While Favre can still revert to his freewheeling ways, he has torn through the league with the most controlled, efficient play of his career. Grant has begun to assert himself, but with the Packers' ground game still coalescing, Favre is completing a career-best 67.4% of his attempts and has thrown only 10 interceptions. On Thanksgiving Day he carved up the Detroit Lions with 20 straight completions, two short of the NFL record, and he has already tied his Packers mark with seven 300-yard games. "He is playing as well as I've seen him play," says Lions coach Rod Marinelli, "and I've [coached] against him since 1996."
With a game-breaking passing attack backed up by an athletic, aggressive defense, the Packers look capable of a deep playoff run. It is a measure of how far this unproven team has come that after last week's loss in Dallas, no one was claiming a moral victory for having played the Cowboys close into the fourth quarter, even with Favre out and injuries sidelining top cornerback Charles Woodson and sack specialist Kabeer Gbaja-Biamila. "Winning is the only thing that matters here, and that comes from number 4," says rookie receiver James Jones, whose soft hands and elusiveness have him third on the Packers, with 43 receptions. "A team takes on the mentality of its leader. And this guy is the ultimate warrior. That can't help but filter down."
Favre's influence is felt in many other ways. His improvisational skills belie an obsessive preparation that forces teammates to keep up. Following the Panthers game, after Favre had relaxed at home with his dog for a while, he sneaked back to a darkened Lambeau to watch game film for an hour and a half. Not that his dedication to his craft prevents Favre from cutting up. "You play your best football when you're loose and relaxed and having a good time," he says. Favre has tried to impart that notion to his teammates, though some of his methods would probably not impress Vince Lombardi. He's notorious for surreptitiously squirting heating ointment into colleagues' jockstraps, and his locker room flatulence is legendary—though if you can believe Green Bay insiders, it is delivered with a purpose. "There have been many times before a game when you can see the guys are kind of tight," says Edgar Bennett, Green Bay's running backs coach and formerly Favre's teammate for five seasons. "Brett always knows how to loosen them up. I don't want to go into too many details, but let's just say that the guy has some unique talents."
WHILE FAVRE simultaneously inspires and relaxes his teammates, he also forms a palpable brotherhood with them. No Packer has felt this more profoundly than receiver Koren Robinson, who has become Favre's personal reclamation project. A first-round pick of the Seahawks in 2001, Robinson has struggled with alcohol abuse for several years. As a Minnesota Viking in 2005 he was voted to the Pro Bowl as a kick returner, but in August 2006 the team cut ties with him after his second arrest for drunken driving. Green Bay took a chance and signed Robinson the next month, but four games into the 2006 season he was suspended by the NFL for a year because of a third violation of the league's substance-abuse policy, the fallout from one of his incidents in Minnesota. Robinson was banned not only from games but also from practicing with the Packers and using any team facilities. When the suspension was handed down, Favre blasted the NFL, accusing the league of turning its back on a player who he thought could clearly benefit from structure and support.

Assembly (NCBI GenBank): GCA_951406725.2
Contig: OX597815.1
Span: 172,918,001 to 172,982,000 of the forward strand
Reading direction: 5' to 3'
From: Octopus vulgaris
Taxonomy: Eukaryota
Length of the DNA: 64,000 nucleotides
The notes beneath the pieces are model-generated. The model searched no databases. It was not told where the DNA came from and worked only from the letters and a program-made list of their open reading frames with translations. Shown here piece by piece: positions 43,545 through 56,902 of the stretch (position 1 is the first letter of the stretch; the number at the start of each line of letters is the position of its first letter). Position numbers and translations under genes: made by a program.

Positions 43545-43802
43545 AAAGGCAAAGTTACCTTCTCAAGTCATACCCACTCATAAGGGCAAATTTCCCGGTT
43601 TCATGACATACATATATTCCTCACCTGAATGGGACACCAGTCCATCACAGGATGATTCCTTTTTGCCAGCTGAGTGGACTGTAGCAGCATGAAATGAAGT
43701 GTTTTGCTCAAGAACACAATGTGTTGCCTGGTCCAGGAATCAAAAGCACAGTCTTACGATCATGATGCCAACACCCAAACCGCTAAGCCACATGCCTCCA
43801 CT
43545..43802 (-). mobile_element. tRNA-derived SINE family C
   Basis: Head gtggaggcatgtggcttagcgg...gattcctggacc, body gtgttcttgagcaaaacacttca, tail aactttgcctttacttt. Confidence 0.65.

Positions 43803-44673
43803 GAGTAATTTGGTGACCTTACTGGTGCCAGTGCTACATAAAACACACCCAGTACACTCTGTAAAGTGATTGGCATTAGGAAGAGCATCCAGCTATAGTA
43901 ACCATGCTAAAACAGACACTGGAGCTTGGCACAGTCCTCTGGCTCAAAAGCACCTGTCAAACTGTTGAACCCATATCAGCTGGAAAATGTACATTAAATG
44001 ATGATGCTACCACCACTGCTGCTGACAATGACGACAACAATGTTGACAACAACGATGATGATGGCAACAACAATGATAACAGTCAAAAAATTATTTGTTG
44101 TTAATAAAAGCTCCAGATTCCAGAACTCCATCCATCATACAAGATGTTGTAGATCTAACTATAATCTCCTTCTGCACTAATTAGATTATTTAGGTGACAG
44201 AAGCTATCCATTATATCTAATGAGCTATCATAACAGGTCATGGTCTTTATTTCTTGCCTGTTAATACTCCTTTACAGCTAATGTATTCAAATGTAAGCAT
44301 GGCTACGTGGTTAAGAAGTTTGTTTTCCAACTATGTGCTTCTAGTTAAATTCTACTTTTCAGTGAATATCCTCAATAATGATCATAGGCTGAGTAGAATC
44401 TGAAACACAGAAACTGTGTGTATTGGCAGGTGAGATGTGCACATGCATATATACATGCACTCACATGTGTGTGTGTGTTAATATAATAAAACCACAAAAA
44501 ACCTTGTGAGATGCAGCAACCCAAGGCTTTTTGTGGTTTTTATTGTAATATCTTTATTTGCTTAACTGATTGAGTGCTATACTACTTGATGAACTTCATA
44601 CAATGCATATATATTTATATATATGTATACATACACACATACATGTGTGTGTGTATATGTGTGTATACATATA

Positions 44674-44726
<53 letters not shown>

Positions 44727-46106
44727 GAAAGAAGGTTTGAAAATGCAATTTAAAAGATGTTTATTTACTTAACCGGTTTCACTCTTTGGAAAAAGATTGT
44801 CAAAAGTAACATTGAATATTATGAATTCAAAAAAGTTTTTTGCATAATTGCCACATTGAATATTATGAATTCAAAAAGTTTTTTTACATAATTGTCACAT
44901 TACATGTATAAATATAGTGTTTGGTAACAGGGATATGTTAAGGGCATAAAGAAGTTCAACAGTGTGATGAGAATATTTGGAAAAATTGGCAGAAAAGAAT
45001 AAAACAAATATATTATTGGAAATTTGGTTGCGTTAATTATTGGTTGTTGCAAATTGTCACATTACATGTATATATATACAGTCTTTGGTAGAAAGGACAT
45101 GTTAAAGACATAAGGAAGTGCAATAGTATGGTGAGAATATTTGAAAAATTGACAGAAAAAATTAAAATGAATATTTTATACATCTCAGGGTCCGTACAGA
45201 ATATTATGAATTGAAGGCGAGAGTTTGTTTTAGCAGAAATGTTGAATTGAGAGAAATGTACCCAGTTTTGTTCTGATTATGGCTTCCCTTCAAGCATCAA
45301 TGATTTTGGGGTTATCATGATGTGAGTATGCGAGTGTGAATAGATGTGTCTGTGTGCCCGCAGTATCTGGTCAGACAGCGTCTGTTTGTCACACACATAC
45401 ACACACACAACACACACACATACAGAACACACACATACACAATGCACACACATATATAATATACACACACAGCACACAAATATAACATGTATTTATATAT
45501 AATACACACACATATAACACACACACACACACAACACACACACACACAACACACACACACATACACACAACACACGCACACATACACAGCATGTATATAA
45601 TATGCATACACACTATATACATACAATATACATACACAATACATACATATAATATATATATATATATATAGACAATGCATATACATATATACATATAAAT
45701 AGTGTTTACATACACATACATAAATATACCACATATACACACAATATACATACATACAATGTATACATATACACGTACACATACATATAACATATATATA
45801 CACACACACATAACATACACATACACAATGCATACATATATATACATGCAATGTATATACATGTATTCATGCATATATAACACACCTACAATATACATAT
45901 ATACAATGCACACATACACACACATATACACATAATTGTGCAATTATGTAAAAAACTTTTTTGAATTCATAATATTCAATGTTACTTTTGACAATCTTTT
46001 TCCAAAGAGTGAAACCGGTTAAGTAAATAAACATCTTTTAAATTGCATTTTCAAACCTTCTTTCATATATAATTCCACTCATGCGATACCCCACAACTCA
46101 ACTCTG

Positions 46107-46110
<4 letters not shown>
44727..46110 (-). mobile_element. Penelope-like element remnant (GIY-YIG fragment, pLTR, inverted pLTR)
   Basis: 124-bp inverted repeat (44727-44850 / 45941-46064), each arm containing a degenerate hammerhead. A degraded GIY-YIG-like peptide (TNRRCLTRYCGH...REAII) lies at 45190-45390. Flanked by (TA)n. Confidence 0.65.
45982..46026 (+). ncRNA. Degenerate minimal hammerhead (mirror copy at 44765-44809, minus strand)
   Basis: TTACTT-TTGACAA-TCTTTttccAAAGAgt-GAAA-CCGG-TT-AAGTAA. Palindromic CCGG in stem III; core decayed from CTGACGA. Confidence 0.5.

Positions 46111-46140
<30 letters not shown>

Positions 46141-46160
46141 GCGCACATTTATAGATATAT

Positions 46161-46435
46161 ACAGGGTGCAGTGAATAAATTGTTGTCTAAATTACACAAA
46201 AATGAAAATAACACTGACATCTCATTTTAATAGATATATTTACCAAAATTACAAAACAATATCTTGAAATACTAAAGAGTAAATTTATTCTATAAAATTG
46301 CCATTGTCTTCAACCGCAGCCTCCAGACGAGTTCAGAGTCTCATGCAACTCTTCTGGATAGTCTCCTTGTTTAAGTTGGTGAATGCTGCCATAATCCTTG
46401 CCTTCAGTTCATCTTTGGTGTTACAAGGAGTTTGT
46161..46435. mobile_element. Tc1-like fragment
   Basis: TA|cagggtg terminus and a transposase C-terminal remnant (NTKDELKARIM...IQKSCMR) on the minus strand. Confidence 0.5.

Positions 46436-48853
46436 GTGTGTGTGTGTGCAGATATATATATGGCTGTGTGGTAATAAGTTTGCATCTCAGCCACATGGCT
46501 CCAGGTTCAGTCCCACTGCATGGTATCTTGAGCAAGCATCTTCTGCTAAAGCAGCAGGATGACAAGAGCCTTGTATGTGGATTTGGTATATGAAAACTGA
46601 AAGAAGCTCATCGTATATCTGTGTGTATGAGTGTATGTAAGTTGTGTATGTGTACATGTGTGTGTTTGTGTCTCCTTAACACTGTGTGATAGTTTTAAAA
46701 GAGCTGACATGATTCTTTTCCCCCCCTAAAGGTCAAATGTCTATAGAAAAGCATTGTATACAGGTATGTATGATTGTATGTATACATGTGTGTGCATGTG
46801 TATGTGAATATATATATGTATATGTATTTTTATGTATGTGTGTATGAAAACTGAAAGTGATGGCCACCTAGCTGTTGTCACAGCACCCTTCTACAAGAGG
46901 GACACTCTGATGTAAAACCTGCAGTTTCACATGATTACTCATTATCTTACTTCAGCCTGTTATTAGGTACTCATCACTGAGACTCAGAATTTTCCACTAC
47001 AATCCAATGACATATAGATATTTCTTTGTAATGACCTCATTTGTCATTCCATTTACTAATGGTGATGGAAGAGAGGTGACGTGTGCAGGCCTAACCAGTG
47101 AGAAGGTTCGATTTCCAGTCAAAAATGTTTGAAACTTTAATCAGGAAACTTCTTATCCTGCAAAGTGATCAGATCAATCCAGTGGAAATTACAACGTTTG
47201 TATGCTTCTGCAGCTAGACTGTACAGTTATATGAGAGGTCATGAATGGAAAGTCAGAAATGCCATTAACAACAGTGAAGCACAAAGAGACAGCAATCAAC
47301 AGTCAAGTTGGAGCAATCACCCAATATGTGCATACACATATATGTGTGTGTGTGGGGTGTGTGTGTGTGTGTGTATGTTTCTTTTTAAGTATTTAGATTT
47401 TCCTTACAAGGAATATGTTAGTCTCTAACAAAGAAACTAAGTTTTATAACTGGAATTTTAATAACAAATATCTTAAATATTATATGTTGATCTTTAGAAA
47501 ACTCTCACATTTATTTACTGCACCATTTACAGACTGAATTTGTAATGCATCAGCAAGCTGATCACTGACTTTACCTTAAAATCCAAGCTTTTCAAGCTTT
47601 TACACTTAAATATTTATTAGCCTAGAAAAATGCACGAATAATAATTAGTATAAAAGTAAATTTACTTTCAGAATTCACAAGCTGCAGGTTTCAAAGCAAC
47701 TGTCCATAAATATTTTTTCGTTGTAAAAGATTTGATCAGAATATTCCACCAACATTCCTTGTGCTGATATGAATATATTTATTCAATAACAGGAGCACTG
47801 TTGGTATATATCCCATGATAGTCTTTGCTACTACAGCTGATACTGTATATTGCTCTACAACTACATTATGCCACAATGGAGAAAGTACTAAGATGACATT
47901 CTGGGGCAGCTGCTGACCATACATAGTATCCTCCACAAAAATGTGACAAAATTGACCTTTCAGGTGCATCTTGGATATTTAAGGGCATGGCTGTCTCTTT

In the year that Robinson was out of football, Favre took it upon himself to provide that safety net, regularly calling Robinson to check up and lend an ear. "For a guy of his stature to reach out, he didn't have to do that," says Robinson, 27. "To know he cared so much for me, it was a huge motivation for me to better myself and correct the things in my life that needed to get right."
Favre's compassion was born of his own experiences. "From a substance-abuse standpoint I was probably worse off than Koren," he says. "People don't realize that, because I was never suspended. But I've done all kinds of drugs, I've drunk too much—the only difference between me and Koren is that I didn't get caught. But I've been there, and I know how lonely it can be."
Robinson, who is married to his college sweetheart, Joy, and is the father of an 18-month-old son, K.J., was reinstated in October of this year, and in five games has already made an impact on the field. His 67-yard kickoff return against the Panthers was the longest of the season by a Packer, and Robinson has been featured in the new five-receiver set Green Bay unveiled last month. Against Detroit, Robinson gave Packers fans a glimpse of his playmaking ability, gaining 50 yards on only two catches. He has scraped off the rust with another assist from Favre. Says McCarthy, "I think sometimes Brett looks to Koren a little too much during practice, just trying to get him involved, get his confidence up."
An NFL locker room is among the most macho places in sports, but Robinson's voice catches when he talks about his quarterback. "I am so blessed to have a friend like Brett Favre," he says. "A lot of what keeps me going now is that I want him to be proud of me."
"I'm already proud of him," says Favre. "I couldn't care less if he ever catches another pass. The way he has put his life back together is much bigger than that."
On the vast expanse of Robinson's right biceps is tattooed MATTHEW 28:20. That scripture appropriately captures Favre's relationship with Robinson and the rest of his teammates: "[Teach] them to obey everything I have commanded you. And surely I am with you always, to the very end of the age."